3. The meat of the letter in the most important. The second, and sometimes third and fourth, paragraphs are the BEEF. They should NOT simply restate what is on your resume. I can read your resume if I want that. Instead, an effective cover letter ties your experience to your suitability for the position listed. So, when you sit down to write the letter, look closely at the ad, or think a bit about what the position entails if the ad doesn't provide adequate detail. For example, take an actual cover letter I got that reads:
"I spent two years teaching in Korea and a year in Japan, so I am familiar with Asian students."
Sorry...ineffective, and as we who teach in Thailand know, just plain wrong. A better sentence would be:
"I have spent two years teaching students in the same age group as the students at your school, and my interactive and creative teaching style suits this age group well."
I could spend a lot more time on this point, but I hope you get the idea.
Also, please use this portion of the cover letter to explain motivation for seeking the job and to clarify any concerns that arise from your resume. If you just left a lucrative international school and are applying for a job with half the salary, tell the prospective employer why. And if you have gaps in your resume, or have switched jobs a dozen times, explain why!
4. The penultimate paragraph should ask any relevant questions you may have that were not addressed in the advertisement. DO NOT ask things that were covered in the posting! Again, I am amazed by how many people say in their cover letter, "Could you please tell me some more about the job?" Sure, but I would rather tell someone who read the ad and knows specifically what to ask!
My ads tend to be quite detailed, so this especially annoying for me. Still, I am sure most of us can fashion a better question that this. For example, how about asking whether a curriculum is in place, whether textbooks are provided to each student, or whether there is a Thai coordinator in each class? Think of a serious question or two to show you care about the environment you seek to work in!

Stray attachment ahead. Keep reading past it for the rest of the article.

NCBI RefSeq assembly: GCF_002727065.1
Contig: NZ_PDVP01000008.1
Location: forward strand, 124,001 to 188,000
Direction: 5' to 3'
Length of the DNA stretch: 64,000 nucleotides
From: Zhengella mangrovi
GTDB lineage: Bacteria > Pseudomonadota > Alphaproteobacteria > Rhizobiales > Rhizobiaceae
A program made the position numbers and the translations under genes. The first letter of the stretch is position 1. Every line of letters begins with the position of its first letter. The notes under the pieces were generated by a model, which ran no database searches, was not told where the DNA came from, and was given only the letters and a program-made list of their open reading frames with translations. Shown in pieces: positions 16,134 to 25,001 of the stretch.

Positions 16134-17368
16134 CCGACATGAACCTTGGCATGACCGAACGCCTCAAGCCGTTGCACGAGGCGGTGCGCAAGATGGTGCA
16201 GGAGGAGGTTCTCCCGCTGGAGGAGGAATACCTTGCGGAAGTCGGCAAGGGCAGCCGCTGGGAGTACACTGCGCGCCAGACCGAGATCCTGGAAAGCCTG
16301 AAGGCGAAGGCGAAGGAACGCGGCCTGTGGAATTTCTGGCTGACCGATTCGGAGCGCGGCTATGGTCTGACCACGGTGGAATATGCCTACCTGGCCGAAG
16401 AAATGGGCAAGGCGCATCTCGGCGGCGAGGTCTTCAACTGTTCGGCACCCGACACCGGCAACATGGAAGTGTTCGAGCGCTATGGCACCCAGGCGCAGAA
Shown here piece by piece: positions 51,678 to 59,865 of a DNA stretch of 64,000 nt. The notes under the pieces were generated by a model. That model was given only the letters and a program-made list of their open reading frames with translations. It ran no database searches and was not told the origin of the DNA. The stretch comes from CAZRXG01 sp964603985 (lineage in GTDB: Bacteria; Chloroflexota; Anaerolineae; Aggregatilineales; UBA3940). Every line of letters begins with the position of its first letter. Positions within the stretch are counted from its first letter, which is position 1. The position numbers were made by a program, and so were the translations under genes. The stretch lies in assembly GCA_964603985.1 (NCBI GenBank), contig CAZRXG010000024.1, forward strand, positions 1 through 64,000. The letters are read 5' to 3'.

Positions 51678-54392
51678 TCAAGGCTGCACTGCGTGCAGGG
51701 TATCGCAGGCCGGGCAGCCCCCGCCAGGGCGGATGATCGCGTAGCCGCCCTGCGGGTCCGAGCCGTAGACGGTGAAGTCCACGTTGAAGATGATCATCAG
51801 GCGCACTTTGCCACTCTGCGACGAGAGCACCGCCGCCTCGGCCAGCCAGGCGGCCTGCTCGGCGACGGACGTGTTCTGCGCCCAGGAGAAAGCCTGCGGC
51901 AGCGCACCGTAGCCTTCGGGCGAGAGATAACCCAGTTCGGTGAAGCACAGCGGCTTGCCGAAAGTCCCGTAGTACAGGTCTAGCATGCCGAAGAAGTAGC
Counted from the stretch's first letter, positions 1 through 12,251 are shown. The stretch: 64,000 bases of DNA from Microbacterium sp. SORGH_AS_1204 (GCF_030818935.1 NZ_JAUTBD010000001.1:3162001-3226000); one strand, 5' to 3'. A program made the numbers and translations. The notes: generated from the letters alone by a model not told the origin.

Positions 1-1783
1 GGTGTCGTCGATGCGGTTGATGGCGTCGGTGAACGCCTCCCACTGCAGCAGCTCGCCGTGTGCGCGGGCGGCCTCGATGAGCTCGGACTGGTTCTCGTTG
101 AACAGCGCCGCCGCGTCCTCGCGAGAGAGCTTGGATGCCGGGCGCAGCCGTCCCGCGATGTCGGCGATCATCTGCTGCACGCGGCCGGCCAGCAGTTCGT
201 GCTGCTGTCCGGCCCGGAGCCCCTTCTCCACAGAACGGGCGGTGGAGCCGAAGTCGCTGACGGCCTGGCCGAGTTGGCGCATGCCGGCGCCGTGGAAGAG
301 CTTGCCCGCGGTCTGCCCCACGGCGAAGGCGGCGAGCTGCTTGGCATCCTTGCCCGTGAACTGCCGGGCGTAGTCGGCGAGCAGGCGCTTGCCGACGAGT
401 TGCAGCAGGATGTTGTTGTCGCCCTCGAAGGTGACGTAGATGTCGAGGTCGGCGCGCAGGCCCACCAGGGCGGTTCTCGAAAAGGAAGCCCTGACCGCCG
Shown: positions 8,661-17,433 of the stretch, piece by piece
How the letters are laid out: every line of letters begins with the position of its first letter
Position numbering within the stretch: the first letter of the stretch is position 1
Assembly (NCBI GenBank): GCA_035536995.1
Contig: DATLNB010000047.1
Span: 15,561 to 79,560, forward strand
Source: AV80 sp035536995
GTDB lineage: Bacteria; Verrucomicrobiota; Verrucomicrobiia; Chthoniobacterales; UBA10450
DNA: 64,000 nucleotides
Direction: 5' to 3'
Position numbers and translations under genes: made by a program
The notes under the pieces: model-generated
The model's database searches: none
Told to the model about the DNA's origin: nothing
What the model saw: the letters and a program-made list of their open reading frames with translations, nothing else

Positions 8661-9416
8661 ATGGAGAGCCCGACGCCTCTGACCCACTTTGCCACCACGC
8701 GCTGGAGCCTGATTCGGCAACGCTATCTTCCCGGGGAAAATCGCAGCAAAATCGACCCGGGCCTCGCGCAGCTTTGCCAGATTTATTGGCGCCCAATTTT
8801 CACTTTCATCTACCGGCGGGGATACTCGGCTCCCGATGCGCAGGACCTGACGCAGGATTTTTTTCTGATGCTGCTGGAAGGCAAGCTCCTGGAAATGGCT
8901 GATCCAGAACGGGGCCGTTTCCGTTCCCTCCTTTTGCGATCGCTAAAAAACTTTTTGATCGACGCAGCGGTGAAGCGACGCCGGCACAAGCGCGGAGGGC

5. The last paragraph is the summation and the closing. Short but sweet. Reiterate your strong interest and qualifications for the job. Express your availability (at the EMPLOYER'S CONVENIENCE!) for an interview. Thank the reader for his or her consideration and let them know you are looking forward to hearing from them (and by what means you prefer they contact you). Simple...here's an example:
"Thanks in advance for your time and consideration. I am eager to meet with you to discuss this position, as I believe I would be an asset to your teaching team and would enjoy working at Potisarnpittayakorn School. I am available to further discuss my qualifications and availability at your convenience and can be most easily contacted by mobile phone at 0X-XXX-XXXX. I look forward to your call."
Ok that's about it for this month. Cover letters seem to be extremely difficult for many people, but I hope the tips above help out! Remember, it's the cover letter than connects the resume to the position offered, and makes you stand out in a pack of viable teaching candidates. It's a chance to show your skills in the English language (or lack thereof, so be careful), and to make an early impression on the prospective employer. Now, happy writing!
You might be interested in....
Making your resume count - How to get the best from your ajarn on-line resume
How to land that teaching job - Five tips to make you stand out from the crowd
How to be a successful teacher in Thailand
Coming to live and teach in Thailand? - You can do it but have a plan!
E-mailing for jobs - Doing it the right way!